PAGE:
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Do I need a professional resume writer?

Nurse Beth Nurse Beth, MSN (Columnist) Educator Columnist Innovator Expert Nurse

Nurse Beth specializes in Med Surg, Tele, ICU, Ortho.

Dear Maya,

Good question. The purpose of your resume is to land you an interview. Here are some tips to help you.

First of all, make sure your resume is absolutely error free. Spell check it and have others review it for grammatical errors. Use standard fonts. Keep it to one page.

Make liberal use of whitespace, avoid dense blocks of text, and use bullet points for visual interest. Recruiters look at hundreds of applications, and yours must stand out by being visually friendly.

Your resume should include work experience, education and contact information. Other categories can be included if they add value. (Honors, Skills, Volunteer Experience, Achievements, etc.)

Avoid listing IV skills” Foley insertion”...these are a given for a new grad and do not set you apart. You can include Proficient with Epic, Cerner, Meditech,etc.” (electronic health record systems).

All information you include should have relevant and recent (5-7 years) bearing to the job at hand.

Your resume should be modified to every different employer, because your resume is really not about you, it's about them- and how you will be a good fit for them.

Identify keywords in the job description (JD), and use them in your resume. For example, if the JD says possesses excellent communication skills” list communication skills” under your Skills category. But what's more important is to give an example that illustrates your excellent communication.

Here's how:

In school three of my Clinical Instructors gave me high marks for communication skills. I've always been told I'm a good listener, and I can read between the lines. One of my patients was demanding to leave against medical advice (AMA) because he was angry his doctor had not been in. I listened to him, and acknowledged his frustration. Afterwards I contacted the Charge Nurse, who was able to find out when the doctor would be in. It felt so good to help someone who was ill, even though it was a small thing.”

Now you are memorable, and that's what you want!

As far as using a professional...my experience with that is limited, but I would make sure they have some experience with nursing and with entry level positions.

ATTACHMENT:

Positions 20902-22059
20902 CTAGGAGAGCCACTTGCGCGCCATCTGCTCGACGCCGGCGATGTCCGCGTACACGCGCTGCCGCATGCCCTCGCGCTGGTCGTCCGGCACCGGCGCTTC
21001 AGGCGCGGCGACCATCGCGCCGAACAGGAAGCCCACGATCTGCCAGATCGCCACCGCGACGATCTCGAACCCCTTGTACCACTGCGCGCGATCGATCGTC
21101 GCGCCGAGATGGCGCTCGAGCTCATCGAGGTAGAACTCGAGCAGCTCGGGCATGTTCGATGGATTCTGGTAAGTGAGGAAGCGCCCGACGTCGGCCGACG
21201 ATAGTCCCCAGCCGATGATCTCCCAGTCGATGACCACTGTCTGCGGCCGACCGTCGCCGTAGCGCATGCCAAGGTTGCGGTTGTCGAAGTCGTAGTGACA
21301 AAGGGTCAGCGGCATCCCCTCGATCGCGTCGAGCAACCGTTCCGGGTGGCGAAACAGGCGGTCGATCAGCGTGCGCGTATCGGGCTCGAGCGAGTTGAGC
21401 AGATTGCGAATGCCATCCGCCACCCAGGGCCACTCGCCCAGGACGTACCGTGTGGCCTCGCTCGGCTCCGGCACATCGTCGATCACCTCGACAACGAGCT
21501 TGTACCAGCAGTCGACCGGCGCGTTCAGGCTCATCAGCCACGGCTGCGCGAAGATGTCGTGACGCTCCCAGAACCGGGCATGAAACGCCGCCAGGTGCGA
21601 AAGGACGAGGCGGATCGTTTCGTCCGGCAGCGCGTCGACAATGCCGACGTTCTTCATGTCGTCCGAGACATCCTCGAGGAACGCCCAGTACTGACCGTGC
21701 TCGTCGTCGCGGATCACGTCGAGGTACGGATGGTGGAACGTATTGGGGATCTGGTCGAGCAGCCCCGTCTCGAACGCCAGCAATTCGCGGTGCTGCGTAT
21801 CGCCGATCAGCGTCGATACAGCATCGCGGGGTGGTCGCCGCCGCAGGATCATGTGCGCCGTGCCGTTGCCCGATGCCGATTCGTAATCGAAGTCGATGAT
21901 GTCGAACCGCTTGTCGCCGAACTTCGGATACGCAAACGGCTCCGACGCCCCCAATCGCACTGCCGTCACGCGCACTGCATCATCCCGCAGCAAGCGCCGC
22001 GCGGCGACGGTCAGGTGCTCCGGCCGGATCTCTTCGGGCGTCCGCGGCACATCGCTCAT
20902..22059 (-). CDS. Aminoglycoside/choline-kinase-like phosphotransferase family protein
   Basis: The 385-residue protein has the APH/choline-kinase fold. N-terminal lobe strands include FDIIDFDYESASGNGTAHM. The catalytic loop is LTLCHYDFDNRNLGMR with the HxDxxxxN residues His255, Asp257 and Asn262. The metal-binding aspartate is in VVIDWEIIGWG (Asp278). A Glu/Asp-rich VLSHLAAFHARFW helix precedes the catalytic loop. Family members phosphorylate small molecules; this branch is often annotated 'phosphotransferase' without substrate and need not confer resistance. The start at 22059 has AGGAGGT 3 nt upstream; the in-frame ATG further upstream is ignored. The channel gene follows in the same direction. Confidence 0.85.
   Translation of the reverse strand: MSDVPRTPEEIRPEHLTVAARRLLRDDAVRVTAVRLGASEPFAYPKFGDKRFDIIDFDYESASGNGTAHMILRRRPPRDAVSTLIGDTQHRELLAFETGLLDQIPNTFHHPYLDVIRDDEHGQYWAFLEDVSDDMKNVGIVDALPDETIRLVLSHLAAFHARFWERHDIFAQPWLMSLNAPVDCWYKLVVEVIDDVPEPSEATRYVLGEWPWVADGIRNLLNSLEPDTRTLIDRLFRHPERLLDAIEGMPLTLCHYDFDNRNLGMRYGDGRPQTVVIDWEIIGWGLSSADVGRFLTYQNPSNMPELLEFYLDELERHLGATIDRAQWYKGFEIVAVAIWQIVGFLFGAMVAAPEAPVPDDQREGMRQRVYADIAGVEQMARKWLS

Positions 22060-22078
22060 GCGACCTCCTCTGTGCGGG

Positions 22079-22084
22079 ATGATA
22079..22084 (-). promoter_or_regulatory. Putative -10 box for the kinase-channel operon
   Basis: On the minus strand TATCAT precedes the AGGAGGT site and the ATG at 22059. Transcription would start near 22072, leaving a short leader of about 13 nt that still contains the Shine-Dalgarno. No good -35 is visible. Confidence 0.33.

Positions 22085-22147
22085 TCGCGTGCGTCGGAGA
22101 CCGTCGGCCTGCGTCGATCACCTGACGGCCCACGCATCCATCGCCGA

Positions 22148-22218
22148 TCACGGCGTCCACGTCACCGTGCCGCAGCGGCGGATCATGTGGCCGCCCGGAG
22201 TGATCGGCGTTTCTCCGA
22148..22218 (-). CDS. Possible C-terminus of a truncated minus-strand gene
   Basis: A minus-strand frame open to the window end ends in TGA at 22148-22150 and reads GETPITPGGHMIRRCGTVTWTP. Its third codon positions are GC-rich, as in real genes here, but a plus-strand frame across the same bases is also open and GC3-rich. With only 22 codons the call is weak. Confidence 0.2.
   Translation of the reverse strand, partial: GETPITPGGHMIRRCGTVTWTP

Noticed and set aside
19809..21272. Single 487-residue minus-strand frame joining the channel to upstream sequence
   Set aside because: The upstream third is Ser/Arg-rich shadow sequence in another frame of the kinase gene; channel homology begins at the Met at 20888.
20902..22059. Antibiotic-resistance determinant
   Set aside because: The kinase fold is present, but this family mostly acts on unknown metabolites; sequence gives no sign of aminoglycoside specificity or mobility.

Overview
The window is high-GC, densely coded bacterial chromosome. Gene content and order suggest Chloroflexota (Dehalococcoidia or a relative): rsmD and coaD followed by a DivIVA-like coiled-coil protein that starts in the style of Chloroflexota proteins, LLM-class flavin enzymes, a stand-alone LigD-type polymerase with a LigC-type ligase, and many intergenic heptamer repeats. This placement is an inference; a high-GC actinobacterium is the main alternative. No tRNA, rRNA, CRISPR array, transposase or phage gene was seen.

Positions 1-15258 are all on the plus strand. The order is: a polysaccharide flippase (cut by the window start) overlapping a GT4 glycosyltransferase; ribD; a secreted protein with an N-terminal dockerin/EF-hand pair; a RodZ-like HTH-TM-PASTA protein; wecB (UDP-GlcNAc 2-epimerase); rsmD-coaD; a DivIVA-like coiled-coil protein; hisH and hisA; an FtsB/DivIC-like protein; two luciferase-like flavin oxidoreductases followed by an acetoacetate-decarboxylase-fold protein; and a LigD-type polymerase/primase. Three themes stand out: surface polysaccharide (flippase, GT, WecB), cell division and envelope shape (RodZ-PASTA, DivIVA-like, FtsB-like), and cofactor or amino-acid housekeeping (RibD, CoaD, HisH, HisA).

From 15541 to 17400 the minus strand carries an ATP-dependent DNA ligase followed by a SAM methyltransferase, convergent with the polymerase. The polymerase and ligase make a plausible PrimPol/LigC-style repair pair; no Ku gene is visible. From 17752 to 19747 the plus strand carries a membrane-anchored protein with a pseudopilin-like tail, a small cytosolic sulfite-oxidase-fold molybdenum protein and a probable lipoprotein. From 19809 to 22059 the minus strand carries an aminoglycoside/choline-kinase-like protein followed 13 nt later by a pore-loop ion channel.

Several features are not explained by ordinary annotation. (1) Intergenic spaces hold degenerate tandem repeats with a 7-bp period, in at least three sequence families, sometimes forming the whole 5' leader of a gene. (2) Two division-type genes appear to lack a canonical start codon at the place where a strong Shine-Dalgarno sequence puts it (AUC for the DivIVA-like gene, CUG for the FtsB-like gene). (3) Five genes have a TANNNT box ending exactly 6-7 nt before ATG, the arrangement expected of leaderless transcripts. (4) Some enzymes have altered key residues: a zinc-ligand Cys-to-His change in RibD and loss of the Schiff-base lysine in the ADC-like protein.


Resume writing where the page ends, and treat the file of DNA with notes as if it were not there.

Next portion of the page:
You may want to check out the RESUME DISCUSSION FORUM here on site.

Best of luck, friend!

Nurse Beth


Edited by tnbutterfly

BeachsideRN specializes in NICU.

I am new to the world of nursing but in my experience a professional resume writing service is worth it's weight in gold. In my previous career as a medical researcher I had my resume professionally written twice (after my bachelor's and master's degrees). Both times, I was hitting walls and not able to get call backs because the autobots that were screening resumes weren't hitting the right number of matched words in order for my information to be passed on to HR, much less hiring managers. However, within 2 months of getting my resume rewritten I was employed. It's hard to get resumes past the computers and into human hands these days. Resume writers can help with that. The company I used had someone that specialized in my area of expertise and I worked with them via email and phone calls until I was happy with the final product.

anie10 specializes in TCU, Post-surgical, Infection Prevention.

I'd do my own resume.

I've never gotten an interview or a job from a resume that someone else created on my behalf. In fact it was a waste of my money when I didn't have a large amount of disposable income.

CraigB-RN specializes in Critical Care, Emergency, Education, Informatics.

In my past job as CNO, I never actually saw a resume. The work experience was filled into a computer when they applied and all I saw was a computer print out. They all looked alike so it really was the work pattern that stood out not the resume itself.

I've always done my own, but I know people who have used services. They have mixed reactions. If you want to go with a professional, I would suggest to make sure they have experience in healthcare resumés. Also, ask if they have had candidates hired at the facilities you are wanting to submit your resumé to. Finally, make sure you see a sample of their work. I have seen some incredibly bad examples of healthcare resumés with cartoons on them, bright and flashy colors, crazy fonts, etc. Your hiring manager will most often be seeing this, so make sure it isn't something you're embarrassed to show your employer.

Remember to keep it clear and clean, and focus on what you are bringing to them. The resumé functions as a sales pitch, and you need to sell yourself hard. If you want some pointers, call the HR recruiters at different hospitals and ask them what they are looking for (assuming you want acute care).

Good luck!

Fumanchuesday specializes in Neuro ICU, SICU.

I will have to agree with Craig. I have filled out several applications on line; most career pages use their own format, and you just fill out as you go. Sometimes there is a place at the end to copy and paste your resume, but i find that this almost always messes with the formatting in some way.

Believe me! I would much rather submit a resume to each hospital and job I am interested in, rather than go through all of the sections of the application.

I do however, always bring a copy of my resume to present to the interviewer, mostly as a means to take the eyes off of me. I think the most important aspect is the experiences that are present on the resume.


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